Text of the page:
What do you do when you’re stuck for an hour or more on a school bus?
In one Kansas school district, you log onto the internet and you do your homework.
On Friday, the chairman of the Federal Communications Commission and other dignitaries came to Council Grove, population 2,079, to celebrate a budding program to equip rural school transportation with Wi-Fi service.
They call it “Rolling Study Hall” and the kids love it because they can do their Web-based assignments on the long trip to and from school.
Ace Monahan, the quarterbRck on the junior high football team, said he does his homework on the bus first thing. That gets it out of the way and frees up leisure time later for playing football and video games.
Although he only has a 20-minute ride, “I can get it all done because it’s usually not that hard,” he said.
His classmate, Adeiah Heffner, said it’s made her busy life a little bit easier.
“When I get home, I have like a whole bunch of chores to do and I have to like take care of my animals and stuff, and I have sports to do after that,” she said. “So I only have like a 30-minute time span to do homework because I have to go to bed at nine.”
On Friday, Heffner, a seventh grader, got to demonstrate her mobile homework skills to the nation’s top telecommunications official, FCC Chairman Ajit Pai.
Pai was Heffner’s seatmate as she completed a computer coding assignment the students were given Friday morning.
Earlier, Pai gave the kids a pep talk on the digital divide that separates rural and urban America and how the FCC has made it a priority to get broadband access out to where they live.
“All of this is being done to give you a better future,” Pai said.
Pai is a native Kansan and grew up on the outskirts of Parsons. He was also a bus kid with an hour-long ride home.
“Thirty-five years ago, I was exactly in your position,” Pai said. “I remember very keenly what it was like to have to wait to get home — partly in order to watch cartoons, but also to do my homework.”
The Wi-Fi equipped buses were made possible by a partnership between the Morris County school system, the national Consortium for School Networking and Google, said Superintendent Aron Dody.
“They selected USD 415 as one of only 15 Rolling Study Hall locations in the nation and we’re the only one in Kansas,” he said. “That’s pretty cool.”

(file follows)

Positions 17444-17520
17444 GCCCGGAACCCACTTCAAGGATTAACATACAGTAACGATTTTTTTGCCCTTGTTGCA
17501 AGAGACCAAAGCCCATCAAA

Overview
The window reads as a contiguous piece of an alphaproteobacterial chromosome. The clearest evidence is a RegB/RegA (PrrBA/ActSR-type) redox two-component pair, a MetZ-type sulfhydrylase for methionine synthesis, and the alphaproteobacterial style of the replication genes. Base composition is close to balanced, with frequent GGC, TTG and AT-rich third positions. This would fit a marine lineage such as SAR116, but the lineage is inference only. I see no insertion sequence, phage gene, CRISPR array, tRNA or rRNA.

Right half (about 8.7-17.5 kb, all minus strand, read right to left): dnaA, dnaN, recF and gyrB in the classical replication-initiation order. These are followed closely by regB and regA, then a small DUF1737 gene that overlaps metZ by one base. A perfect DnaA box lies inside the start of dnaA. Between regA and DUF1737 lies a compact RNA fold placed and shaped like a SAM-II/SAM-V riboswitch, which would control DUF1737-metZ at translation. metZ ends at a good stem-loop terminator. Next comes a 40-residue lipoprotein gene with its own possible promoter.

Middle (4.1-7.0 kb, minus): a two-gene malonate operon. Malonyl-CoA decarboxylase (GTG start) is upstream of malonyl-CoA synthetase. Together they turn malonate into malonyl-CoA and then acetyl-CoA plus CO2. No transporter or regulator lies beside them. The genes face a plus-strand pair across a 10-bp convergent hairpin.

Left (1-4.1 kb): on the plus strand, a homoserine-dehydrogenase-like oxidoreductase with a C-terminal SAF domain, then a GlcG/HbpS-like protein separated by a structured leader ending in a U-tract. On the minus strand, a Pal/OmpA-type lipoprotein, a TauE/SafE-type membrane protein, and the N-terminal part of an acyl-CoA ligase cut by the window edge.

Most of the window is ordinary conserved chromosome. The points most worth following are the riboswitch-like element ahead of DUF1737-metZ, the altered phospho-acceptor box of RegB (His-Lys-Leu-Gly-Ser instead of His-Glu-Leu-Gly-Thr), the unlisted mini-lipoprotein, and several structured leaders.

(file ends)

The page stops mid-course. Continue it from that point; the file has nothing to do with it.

USD 415 operates four bus routes and some students at the corners of the 540-square-mile district spend an hour each way getting to and from school.
Many parents in the district can’t afford, or in some cases even get, internet service at their homes. And that puts those kids at a disadvantage in learning, Dody said.
“We are a Google school who utilizes Google classroom and other Web-based applications,” he said. “Most of our content is online, most of our resources are online.”
The Wi-Fi equipped buses carry 165 students daily, providing them with 4G mobile service on the road. Four teachers stepped forward to ride with the kids to and from school each day and act as mobile tutors, Dody said.
The district opted for a portable system of servers and antennas that can be moved from bus to bus, so students on long trips to debate tournaments or to away games can use it too, he said.
So how does the school keep the students on task, working on their homework instead of watching Taylor Swift videos or playing Fortnight?
“We have filters so they’re limited on what they can do,” Dody explained. “They can’t get on Facebook, they can’t stream certain YouTube-type videos that aren’t educational.”
The students do have some access to select age-appropriate entertainment programming for when they finish their work.
And it’s cut down dramatically on the kind of misbehavior that generally happens when you have a bunch of bored kids trapped on a bus, Dody said.
“It makes the bus drivers’ life a lot easier too,” he said.
Kansas state Board of Education member Ben Jones said Wi-Fi equipped buses could be even more useful in rural western Kansas, where the distances between schools are even greater and the rides to activities are even longer.
He said he plans to discuss it with his fellow board members and see if it’s something they would want to take statewide.
“We’ll see how well this goes and if it goes really well, we’ll speed up the timeline and see if we can roll this out,” he said.